- Minimalist visuals
- Easy to play
- Slick soundtrack
- No longevity
- Too simple for its own good
- Review Price: £1.49
Available on iOS
Ever taken a taxi ride in London? Chances are, if you’ve ever hopped in a Hackney Cab in the middle of rush hour in a hurry, the London cabbie will take you on something of a hectic, hazardous and often hair-raising adventure down side alleys, dodging traffic as he or she goes.
It’s the kind of tourist attraction you just don’t get elsewhere in the world, with the many sights and sounds of the UK capital flying by at top speed as the streets are turned into a race course that makes Monte Carlo look positively pedestrian.
If you haven’t taken a cab ride in London, then there’s a way to experience this once in a lifetime (quite literally) experience without freaking out in the process. Load up Kayos by Jonathan Lanis and, within seconds, you’ll be tearing through London…well, if London had been destroyed by a nuclear blast and David Cameron had decided to rebuild it with a series of moving coloured blocks. Oh, and if we all drove spaceships, too.
See also: Best iPhone Games 2015
Using the iPhone’s accelerometer to steer, Kayos is one of those mobile games that can be over in a matter of seconds. Your only job is to steer through the aforementioned blocks, trying to avoid any contact in the process. As you travel, the game displays a running total, counting how long you survive with the idea to beat your top score before you inevitably run into trouble, ending the game for good.
There’s a boost system you can utilise to stream through the stage at quicker pace which, interestingly, also charges a shield gauge that you can use to deflect contact and keep you going for just a few more seconds.
The further you get, the more Kayos starts to play around with those blocks, with some tumbling over like columns in ancient Greece and others moving around, all designed to ensure that, at some point likely soon, it’s all over. It really does get ridiculously difficult, with what look like open spaces quickly becoming surrounded. Indeed, it’s very easy to drive into a cul-de-sac completely unknown, leaving you feeling a little hard done by when it comes to an end.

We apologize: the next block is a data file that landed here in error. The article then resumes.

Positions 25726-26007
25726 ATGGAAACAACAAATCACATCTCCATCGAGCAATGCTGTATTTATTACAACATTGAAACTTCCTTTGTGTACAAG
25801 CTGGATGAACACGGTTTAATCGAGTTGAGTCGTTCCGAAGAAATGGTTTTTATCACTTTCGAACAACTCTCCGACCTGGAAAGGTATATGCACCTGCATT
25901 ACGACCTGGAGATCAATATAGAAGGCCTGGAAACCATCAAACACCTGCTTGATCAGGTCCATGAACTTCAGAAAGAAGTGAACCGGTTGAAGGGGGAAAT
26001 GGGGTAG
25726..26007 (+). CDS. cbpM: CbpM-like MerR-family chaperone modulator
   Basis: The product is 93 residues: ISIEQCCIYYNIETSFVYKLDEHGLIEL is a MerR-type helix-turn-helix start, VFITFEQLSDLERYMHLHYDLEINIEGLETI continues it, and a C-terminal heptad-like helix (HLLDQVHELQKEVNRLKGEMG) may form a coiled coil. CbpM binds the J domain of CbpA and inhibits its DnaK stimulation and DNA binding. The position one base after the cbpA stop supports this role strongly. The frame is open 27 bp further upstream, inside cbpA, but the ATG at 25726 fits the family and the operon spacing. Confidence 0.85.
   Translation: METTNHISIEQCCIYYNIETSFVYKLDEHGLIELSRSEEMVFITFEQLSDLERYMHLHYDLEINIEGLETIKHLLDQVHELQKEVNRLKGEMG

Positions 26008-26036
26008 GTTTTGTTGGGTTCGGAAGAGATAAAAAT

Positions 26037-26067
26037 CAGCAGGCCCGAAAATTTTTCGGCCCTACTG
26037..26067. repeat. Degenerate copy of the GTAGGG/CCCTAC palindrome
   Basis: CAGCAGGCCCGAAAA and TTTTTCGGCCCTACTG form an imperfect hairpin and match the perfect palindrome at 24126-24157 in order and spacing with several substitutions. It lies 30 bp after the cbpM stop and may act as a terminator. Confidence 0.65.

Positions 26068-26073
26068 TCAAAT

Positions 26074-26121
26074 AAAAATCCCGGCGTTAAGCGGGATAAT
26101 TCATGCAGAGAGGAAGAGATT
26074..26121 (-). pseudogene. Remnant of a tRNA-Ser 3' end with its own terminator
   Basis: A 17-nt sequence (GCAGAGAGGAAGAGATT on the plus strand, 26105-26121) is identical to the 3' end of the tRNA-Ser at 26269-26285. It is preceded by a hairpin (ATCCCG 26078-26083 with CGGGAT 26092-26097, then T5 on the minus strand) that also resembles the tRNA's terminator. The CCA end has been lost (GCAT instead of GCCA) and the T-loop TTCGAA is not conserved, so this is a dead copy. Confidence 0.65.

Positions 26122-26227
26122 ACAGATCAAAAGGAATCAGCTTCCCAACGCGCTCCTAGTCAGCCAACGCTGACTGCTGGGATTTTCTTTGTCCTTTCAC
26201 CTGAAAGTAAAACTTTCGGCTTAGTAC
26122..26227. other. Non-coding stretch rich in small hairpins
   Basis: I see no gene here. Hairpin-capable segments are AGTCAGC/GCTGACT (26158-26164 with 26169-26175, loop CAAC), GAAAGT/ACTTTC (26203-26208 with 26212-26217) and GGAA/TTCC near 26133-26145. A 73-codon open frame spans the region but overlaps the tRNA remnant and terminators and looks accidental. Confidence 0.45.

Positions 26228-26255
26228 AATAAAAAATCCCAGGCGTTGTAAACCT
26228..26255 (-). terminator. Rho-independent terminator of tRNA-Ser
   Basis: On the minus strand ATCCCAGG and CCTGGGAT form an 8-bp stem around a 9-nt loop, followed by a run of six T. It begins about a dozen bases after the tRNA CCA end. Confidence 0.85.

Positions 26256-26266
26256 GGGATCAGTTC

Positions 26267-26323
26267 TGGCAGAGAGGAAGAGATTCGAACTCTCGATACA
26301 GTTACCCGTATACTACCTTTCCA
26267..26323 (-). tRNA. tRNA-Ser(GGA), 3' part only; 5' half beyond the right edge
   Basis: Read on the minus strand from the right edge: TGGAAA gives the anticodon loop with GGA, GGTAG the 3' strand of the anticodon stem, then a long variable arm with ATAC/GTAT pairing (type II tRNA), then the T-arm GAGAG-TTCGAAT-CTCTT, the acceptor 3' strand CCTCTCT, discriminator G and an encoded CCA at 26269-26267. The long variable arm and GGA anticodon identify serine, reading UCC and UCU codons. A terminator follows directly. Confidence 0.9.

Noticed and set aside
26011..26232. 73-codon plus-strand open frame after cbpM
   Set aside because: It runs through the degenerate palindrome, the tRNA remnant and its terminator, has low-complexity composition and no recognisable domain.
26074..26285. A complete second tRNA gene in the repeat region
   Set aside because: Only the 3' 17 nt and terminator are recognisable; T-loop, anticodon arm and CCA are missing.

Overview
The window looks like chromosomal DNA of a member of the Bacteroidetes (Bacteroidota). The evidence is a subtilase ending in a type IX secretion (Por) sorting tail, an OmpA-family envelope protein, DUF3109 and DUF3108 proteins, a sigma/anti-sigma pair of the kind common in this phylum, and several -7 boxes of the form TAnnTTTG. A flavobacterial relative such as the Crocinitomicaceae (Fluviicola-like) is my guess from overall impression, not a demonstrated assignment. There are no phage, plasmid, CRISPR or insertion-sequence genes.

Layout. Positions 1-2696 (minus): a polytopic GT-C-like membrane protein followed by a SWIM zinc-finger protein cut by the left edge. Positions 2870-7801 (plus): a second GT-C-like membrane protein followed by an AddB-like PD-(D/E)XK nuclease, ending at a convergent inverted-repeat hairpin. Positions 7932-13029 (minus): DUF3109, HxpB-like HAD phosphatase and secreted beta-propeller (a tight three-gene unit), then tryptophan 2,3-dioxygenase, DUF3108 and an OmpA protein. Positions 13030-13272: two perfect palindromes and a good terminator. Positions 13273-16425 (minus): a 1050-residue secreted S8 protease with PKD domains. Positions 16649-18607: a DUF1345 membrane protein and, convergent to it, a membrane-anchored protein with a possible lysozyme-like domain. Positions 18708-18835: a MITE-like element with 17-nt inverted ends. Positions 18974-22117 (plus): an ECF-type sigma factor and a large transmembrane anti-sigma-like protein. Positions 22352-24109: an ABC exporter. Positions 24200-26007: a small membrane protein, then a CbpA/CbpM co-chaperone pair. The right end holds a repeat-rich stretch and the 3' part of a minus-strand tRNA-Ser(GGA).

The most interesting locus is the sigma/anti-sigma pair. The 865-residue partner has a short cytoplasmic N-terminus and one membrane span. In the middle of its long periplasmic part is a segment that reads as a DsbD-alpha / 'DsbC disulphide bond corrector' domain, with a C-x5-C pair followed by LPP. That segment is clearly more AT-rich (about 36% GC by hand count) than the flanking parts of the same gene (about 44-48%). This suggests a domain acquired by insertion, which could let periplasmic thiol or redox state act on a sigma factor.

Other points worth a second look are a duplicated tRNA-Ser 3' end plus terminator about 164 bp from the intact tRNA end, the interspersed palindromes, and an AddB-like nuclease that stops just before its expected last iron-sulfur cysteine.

See also: Best iPad Games 2015
Nevertheless, in this respect, Kayos truly lives up to its name, but it’s hard to know why anyone would take this on more than a handful of times, given that the description above is, essentially, everything the game has to offer. Though Kayos boasts a leaderboard, there’s no way to share your score across social media, which seems like a massive oversight.
As such, Kayos – while boasting smooth, minimalist visuals and a catchy electro soundtrack – has an especially short lifespan and starts to lose the sheen it has almost instantly. The concept behind it and the delivery is solid enough, but no thought has been paid to keeping players engaged and, as a result, Kayos has no tail.
Which leaves Kayos in the awkward position of being a game that, viewed from a distance, has all the components of a good little package but, when put together in this fast and loose fashion, just feels a little by the numbers, a little tame, a little forgettable in truth. With a little more thought paid to both the design of the stages and the implementation of the obstacles, there’s every chance this could have been something quite special, but Kayos simply doesn’t have the content to deliver on its promise.
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The very definition of pick up and play, Kayos charges you with avoiding blocks as you fly through a sparse, white world, but the fact games can be over in a matter of seconds and there’s no social sharing means there’s very little incentive to play more than once or twice.